Steam is optional and usually curls the pattern. 

If that bothers you, don't use steam. Sometimes I do. Sometimes I don't.

It truly depends on my mood.

Remember, as you follow this paper piecing tutorial, the printed and the fabric sides of this block are mirror-images of each other.

At last!

Let's sew!

Stitch on the line between #1 and #2, starting and stopping before and after the printed line by a generous 1/4".

Stitch on the line between #1 and #2


With RST align a short edge of #3 with the available edge of #1 and stitch as before.

Add Patch #3 to #1/#2


These patches need a trim to create a good 1/4" SA.

After adding #3

At your cutting mat, from the printed side position your ruler over the solid line that is the edge of #2/#3. Fold back the pattern on that line.

You'll probably need to tear the paper away from the seam just a bit. That's normal for paper piecing. If you rip the paper too much, use a bit of Scotch Brands® Magic Tape to repair the pattern. 

Position the 1/4" line on your ruler (red arrow below) directly on the fold and trim away the excess fabric.

Trim the seam allowance of #2/#3The trimmed bits almost blend into the cutting mat

Now we know exactly where the 1/4" SA is.

With RST, align the #2/#3 edge with the bias cut of #4.

Sew as before.

With RST, add #4


So far, we've got the four units to this point. They're starting to look like something now!

After trimming both exposed sides of #4

Back at the cutting mat, trim both exposed edges of #4, folding on the solid line, positioning the ruler for trimming to 1/4" SA.

Do this for both sides of all 4 units.

Trim one side of #4, repeat for the other side

After trimming, your Blacks and Whites should look something like this. Those little bits were torn out of the paper pattern along the way. As long as it isn't ripped completely, this is just fine and won't affect your piecing.

After trimming the two exposed sides of #4

Add the #5 and #6, in the same fashion as the #3 and #4 were.

After adding #5

Trim #5 and #6 just as we #3 and #4 to establish that perfect 1/4" SA. 

Trim the seam allowance before adding #7

I know it's tempting to skip the trimming, but it does make it easier to position the next patch exactly where it should be to avoid having to rip out the patch.

We want to avoid ripping out those shorted paper piecing stitches if we can! It's too much like work.

Align the bias RST and add #7 to finish the stitching on this unit


At this point, our units look rather like a hot mess. Trimming them to size fixes that.

I find it much easier to align the 1/4" marking on the ruler with the solid outside lines of the pattern to trim.

We're left with beautiful pointy triangle points. A center diagonal seam that is perfectly placed. 

There's nothing like paper piecing for truly accurate patches.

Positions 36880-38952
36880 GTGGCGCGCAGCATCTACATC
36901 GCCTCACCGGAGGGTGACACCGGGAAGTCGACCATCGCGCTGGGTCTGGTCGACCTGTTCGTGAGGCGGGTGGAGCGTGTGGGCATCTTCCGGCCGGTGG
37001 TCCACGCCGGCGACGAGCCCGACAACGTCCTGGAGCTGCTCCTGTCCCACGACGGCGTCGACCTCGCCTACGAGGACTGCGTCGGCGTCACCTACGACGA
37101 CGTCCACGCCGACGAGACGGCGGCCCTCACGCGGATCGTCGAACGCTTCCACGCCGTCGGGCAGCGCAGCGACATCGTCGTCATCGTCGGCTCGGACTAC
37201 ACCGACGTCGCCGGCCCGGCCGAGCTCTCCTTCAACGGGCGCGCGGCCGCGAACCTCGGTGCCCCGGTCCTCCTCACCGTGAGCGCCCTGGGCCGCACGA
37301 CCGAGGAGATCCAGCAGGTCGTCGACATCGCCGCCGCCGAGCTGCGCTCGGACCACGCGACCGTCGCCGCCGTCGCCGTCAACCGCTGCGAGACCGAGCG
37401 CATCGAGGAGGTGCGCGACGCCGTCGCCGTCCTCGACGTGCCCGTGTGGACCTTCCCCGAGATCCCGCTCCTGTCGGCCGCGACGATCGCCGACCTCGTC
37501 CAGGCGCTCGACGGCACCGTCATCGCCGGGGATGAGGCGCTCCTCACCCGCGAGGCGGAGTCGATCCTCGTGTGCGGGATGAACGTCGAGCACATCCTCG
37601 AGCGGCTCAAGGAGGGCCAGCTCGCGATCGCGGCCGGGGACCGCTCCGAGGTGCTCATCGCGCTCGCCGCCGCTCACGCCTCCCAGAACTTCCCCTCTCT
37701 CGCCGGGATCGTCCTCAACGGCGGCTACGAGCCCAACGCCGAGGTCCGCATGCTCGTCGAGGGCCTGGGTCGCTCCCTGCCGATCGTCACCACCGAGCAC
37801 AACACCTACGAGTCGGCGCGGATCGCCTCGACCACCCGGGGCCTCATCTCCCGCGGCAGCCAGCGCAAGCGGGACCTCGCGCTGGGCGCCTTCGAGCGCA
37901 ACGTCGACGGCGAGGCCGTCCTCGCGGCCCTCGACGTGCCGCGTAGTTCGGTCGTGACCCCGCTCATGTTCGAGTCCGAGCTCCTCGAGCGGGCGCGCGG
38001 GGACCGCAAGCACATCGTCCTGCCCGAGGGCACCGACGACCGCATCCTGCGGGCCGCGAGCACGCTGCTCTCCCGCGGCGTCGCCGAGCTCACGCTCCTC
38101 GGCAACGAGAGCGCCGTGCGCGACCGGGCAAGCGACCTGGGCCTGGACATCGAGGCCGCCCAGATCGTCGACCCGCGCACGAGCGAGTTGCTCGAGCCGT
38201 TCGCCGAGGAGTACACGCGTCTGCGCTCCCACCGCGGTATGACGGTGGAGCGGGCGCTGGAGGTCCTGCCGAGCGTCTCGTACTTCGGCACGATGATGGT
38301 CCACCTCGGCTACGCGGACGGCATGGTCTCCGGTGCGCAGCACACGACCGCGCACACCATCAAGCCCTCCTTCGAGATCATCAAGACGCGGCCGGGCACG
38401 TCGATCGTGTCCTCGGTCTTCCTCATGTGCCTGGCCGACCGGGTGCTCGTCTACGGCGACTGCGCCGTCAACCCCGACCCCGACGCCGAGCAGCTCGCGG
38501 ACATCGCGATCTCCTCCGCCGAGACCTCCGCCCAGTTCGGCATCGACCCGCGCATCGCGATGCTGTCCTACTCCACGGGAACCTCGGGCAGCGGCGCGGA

Just on left to trim to sizeOne more unit to trim...the lower right

Remember, our patches are cut so that the outside of the block is all on straight of grain.

With no bias to stretch out of shape, I remove the paper now.

This is when I remove the paper pattern

Return your sewing machine to your everyday settings.

We stitch the remainder of the block with traditional techniques.

Install your favorite quarter inch presser foot. Adjust the needle position if needed. Return to your normal piecing stitch length.

Step 3: Assemble the Blacks and Whites quilt block

Arrange the four paper pieced units into the Blacks and Whites design.

Opposite pairs of the large HSTs are in the center. The other opposite pair has their large HSTs in the corners.

Arrange the units into 2 rows

Sew the pairs together into rows.

The seams through the diagonal center of each will nest to make matching the points so much easier. (Love it when that happens without any extra work!)

Sew the rows together

Press, with the SA towards the light #7. 

Sew the rows together, pinning as needed to help match the seams and points.

Take a look at the stunning Blacks and Whites quilt block you just completed! Clean lines, beautiful balance – it's a real showstopper.

The finished Blacks and Whites quilt blockJust love the nice matches at the center and outside points of this block

To eliminate bulk at the center of the block, we're going to twirl or fan the seam allowances.

In addition to reducing the bulk, this technique makes it easier for you to set the blocks together edge-to-edge in a quilt design if you'd like. Those center seams between the blocks will always nest.

Again, nested or abutted SA are less work to match.

After twirling the SA, give your Blacks and Whites a final press.

From the back side you can see all that seam allowance twirling going on!

The backside of a Blacks and Whites quilt blockWhen the seam allowances are fanned or twirled, they form a little 4-patch on the back side

What about a different quilt block?

For a list of all the 220+ quilt block patterns on this site, start here.

If you know the name of the block, shorten your search by using these links:




Click here if you're looking for blocks with at least some paper piecing.

Click here if you're looking for the basic building blocks of quilting, i.e., Flying Geese, half square triangles, quarter square triangles, etc., along with several techniques to make each.

And finally, use these links to find blocks in these finished sizes: